After Rough Year, Clean Energy Jobs on the Upswing  in Wisconsin

Wisconsin clean energy jobs declined in 2020’s pandemic-wracked economy, but the second half of the year showed significant recovery amid strong promise for the future

Quick Facts

Jobs in 2020
Clean energy jobs declined for the first time in years, but the industry bounced back strongly in the second half of the year
Growth of jobs in alternative transportation, the state’s fastest-growing sector

Clean energy companies employed 69,343 Wisconsinites at the end of 2020, a 9.6 percent drop from 2019 and the first year-to-year decline since Clean Jobs Midwest began tracking Wisconsin clean energy jobs in 2017. But Wisconsin’s clean energy sector grew by 6.2 percent in the second half of the year. Despite the industry’s overall decline, more than twice as many Wisconsinites worked in clean energy than the number of lawyers, accountants and auditors, web developers, and real estate agents combined.   

Clean Energy Jobs in Wisconsin

While clean energy suffered like many sectors of the economy in 2020, the prospects for growth are greater than ever given the climate policy proposals from the Biden administration, along with state leadership.   

The shift to a cleaner economy would create major new opportunities for job seekers throughout the region—including in communities impacted by the ongoing decline of other parts of the energy sector such as coal, oil, and gas. It also promises to create consumer and business savings through energy efficiency and lower-cost renewable energy, which is especially impactful for low- and moderate-income communities, rural communities and communities of color, especially as the economy continues to recover. 

Jobs by Sector

The biggest part of Wisconsin’s clean energy sector is energy efficiency, accounting for more than 80 percent of the region’s clean energy jobs. But as more automakers and their suppliers continue to shift to electric vehicles, the advanced transportation sector saw a job increase of 4 percent for a total of 4,808 workers.    

Among advanced transportation sub-sectors, hybrid cars and electric vehicles were the state’s bright spots. Hybrid vehicle manufacturing employees grew by 7.2 percent to 2,281 workers. Electric-vehicle (EV) sector jobs grew by an even healthier 9.7 percent to 1,176 workers, and are poised for future growth with supportive policies and significant commitments to EVs by major vehicle manufacturers like Ford and GM and their suppliers. Wind energy jobs, another highlight in Wisconsin, grew by 11 percent to 1,797 workers.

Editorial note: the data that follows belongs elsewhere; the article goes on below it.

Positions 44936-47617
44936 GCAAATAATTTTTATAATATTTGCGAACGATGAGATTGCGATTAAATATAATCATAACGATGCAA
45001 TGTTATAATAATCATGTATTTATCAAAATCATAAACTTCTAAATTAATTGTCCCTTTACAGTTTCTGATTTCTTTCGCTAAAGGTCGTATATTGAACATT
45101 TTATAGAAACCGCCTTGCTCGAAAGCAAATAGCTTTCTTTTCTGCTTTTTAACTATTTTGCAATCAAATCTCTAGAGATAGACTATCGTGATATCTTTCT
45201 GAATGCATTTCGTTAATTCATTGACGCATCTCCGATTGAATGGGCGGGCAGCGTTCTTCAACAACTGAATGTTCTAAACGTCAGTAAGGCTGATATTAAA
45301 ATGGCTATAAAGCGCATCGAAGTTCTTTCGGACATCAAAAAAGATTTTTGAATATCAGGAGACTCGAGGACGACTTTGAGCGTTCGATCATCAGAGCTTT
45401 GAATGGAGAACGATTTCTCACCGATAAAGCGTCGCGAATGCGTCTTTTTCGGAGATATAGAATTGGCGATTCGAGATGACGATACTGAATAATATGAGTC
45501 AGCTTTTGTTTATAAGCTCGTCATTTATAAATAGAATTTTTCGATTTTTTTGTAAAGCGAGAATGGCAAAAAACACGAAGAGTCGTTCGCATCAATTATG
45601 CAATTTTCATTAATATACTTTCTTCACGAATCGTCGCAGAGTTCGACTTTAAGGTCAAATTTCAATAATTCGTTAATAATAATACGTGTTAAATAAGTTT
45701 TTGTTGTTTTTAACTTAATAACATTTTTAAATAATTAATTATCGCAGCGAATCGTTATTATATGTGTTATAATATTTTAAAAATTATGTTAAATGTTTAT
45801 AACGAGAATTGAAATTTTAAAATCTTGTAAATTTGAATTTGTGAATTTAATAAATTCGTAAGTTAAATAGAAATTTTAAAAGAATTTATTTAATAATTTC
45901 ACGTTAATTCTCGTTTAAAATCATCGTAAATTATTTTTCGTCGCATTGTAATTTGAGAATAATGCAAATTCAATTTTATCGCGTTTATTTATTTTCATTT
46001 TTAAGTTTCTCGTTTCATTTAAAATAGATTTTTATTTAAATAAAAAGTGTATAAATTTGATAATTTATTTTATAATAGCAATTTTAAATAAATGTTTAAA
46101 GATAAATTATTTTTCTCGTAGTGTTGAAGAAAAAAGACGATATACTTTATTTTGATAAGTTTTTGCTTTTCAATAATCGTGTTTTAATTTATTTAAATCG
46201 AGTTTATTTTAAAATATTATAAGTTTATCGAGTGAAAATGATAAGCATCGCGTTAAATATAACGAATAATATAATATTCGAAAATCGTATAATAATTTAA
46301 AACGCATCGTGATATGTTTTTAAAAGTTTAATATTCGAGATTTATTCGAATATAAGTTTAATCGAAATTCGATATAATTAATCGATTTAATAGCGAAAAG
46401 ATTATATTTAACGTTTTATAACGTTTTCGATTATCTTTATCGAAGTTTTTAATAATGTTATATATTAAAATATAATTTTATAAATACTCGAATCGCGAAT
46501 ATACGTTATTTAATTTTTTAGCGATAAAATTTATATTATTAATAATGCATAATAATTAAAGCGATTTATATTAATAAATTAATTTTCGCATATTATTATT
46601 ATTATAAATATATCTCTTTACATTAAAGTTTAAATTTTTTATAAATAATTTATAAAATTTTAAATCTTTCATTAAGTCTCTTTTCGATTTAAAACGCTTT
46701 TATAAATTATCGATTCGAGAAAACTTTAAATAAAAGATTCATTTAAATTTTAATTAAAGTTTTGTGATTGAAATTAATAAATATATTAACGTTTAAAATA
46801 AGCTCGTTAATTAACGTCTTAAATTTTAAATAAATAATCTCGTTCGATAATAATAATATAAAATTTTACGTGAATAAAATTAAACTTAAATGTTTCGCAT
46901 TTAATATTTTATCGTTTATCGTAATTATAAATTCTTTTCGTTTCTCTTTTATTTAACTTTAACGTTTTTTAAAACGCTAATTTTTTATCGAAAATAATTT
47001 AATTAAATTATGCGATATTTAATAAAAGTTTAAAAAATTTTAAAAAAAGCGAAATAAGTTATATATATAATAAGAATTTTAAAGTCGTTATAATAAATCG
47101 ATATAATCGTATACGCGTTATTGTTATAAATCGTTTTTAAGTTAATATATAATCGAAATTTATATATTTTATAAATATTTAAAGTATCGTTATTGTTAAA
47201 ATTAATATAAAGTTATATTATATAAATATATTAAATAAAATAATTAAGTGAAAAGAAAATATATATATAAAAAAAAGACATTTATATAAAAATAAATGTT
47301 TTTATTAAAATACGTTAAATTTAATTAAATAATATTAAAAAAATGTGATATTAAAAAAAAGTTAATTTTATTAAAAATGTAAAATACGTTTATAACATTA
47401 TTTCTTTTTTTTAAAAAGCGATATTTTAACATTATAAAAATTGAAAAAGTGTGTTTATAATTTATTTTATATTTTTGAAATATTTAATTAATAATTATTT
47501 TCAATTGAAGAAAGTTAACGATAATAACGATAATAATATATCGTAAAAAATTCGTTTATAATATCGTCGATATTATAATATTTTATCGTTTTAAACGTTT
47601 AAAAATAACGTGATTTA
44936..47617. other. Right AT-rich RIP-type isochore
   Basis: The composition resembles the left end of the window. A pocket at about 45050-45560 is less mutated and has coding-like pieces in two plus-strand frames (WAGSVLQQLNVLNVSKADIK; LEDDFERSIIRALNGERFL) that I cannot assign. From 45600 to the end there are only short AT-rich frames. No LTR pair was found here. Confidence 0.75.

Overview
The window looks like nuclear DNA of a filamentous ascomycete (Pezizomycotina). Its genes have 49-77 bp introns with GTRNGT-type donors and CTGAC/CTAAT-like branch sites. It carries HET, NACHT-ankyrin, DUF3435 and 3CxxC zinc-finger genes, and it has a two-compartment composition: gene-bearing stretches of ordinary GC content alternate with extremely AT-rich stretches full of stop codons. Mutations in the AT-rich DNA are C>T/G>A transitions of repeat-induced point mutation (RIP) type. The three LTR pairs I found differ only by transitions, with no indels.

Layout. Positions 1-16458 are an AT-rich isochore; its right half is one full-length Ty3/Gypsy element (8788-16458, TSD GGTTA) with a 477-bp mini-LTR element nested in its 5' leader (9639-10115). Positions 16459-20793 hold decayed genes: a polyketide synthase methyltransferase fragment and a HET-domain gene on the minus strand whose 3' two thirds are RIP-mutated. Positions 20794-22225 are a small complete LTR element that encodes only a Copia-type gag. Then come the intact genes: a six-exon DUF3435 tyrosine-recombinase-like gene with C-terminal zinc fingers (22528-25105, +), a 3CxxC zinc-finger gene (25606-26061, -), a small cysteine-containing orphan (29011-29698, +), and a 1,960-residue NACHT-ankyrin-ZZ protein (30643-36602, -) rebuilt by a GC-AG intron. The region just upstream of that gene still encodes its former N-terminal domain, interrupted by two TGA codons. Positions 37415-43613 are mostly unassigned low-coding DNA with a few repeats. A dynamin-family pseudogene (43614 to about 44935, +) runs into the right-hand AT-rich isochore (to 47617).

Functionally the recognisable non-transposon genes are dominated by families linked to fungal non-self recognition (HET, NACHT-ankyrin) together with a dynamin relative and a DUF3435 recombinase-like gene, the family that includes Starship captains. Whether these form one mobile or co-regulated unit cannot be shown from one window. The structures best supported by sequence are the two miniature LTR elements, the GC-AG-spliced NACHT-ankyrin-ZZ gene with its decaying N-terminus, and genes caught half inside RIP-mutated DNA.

Policies Matter

As lawmakers look to rebuild a better, cleaner, more equitable economy, the clean energy sector is a proven and solid foundation on which to build in the Midwest. To keep clean energy jobs growing – and ensure that they’re available to all Americans – Congress must:    

  • Transportation and Grid Modernization— Pass and fund legislation to create a national car-charging network, expand building efficiency improvement, and modernize our electric grid.   
  • Tax Policy—Extend, expand, and improve accessibility of federal tax incentives for energy efficiency, wind, solar, energy storage, and zero-emission vehicles.   
  • Innovation—Make federal Investments in clean energy, vehicle and battery storage, energy efficiency, and regenerative and low-carbon agriculture.   
  • Workforce Training—Better fund existing programs and pass new programs to create new employment opportunities, improve equity, and meet the workforce requirements of a better, cleaner economy.    
  • Clean Energy Finance—Facilitate and leverage privately financed clean energy projects and improve equity.   

Wisconsin can also expand clean energy jobs by enacting state policies that support renewable energy, energy efficiency and electric vehicles. These policies can help create thousands of new jobs as the post-pandemic recovery kicks into gear.  Wisconsin lawmakers should also include equity, wage, and benefit considerations when they consider clean energy projects and policies. 

Clean energy jobs are found in every corner of Wisconsin. While big cities like Milwaukee (18,574) and Madison (8,081) are some of the largest hubs for clean energy jobs, more than 25 percent — or more than 17,600 — jobs are located in rural areas. 

Subsector Details

Value Chain

Each category below captures jobs from multiple clean energy sectors and industries. The majority of clean energy jobs in Wisconsin are in manufacturing and construction.   

Job Highlights

Small businesses drive the state’s clean energy sector – in 2020, 62 percent of Wisconsin’s clean energy businesses employed fewer than 20 people
More than 11% of Wisconsin’s clean energy workers were veterans in 2020  

Find out how many clean energy jobs are in your country or district.

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Unless otherwise stated, the data and analyses presented in this report by Clean Energy Trust and Environmental Entrepreneurs (E2) are based on data collected for the 2021 U.S. Energy Employment Report (2021 USEER), produced by the United States Department of Energy (DOE) and collected and analyzed by BW Research Partnership (BWRP) in partnership with the Energy Futures Initiative (EFI) and the National Association of State Energy Officials (NASEO). For more information on the survey methodology, please visit

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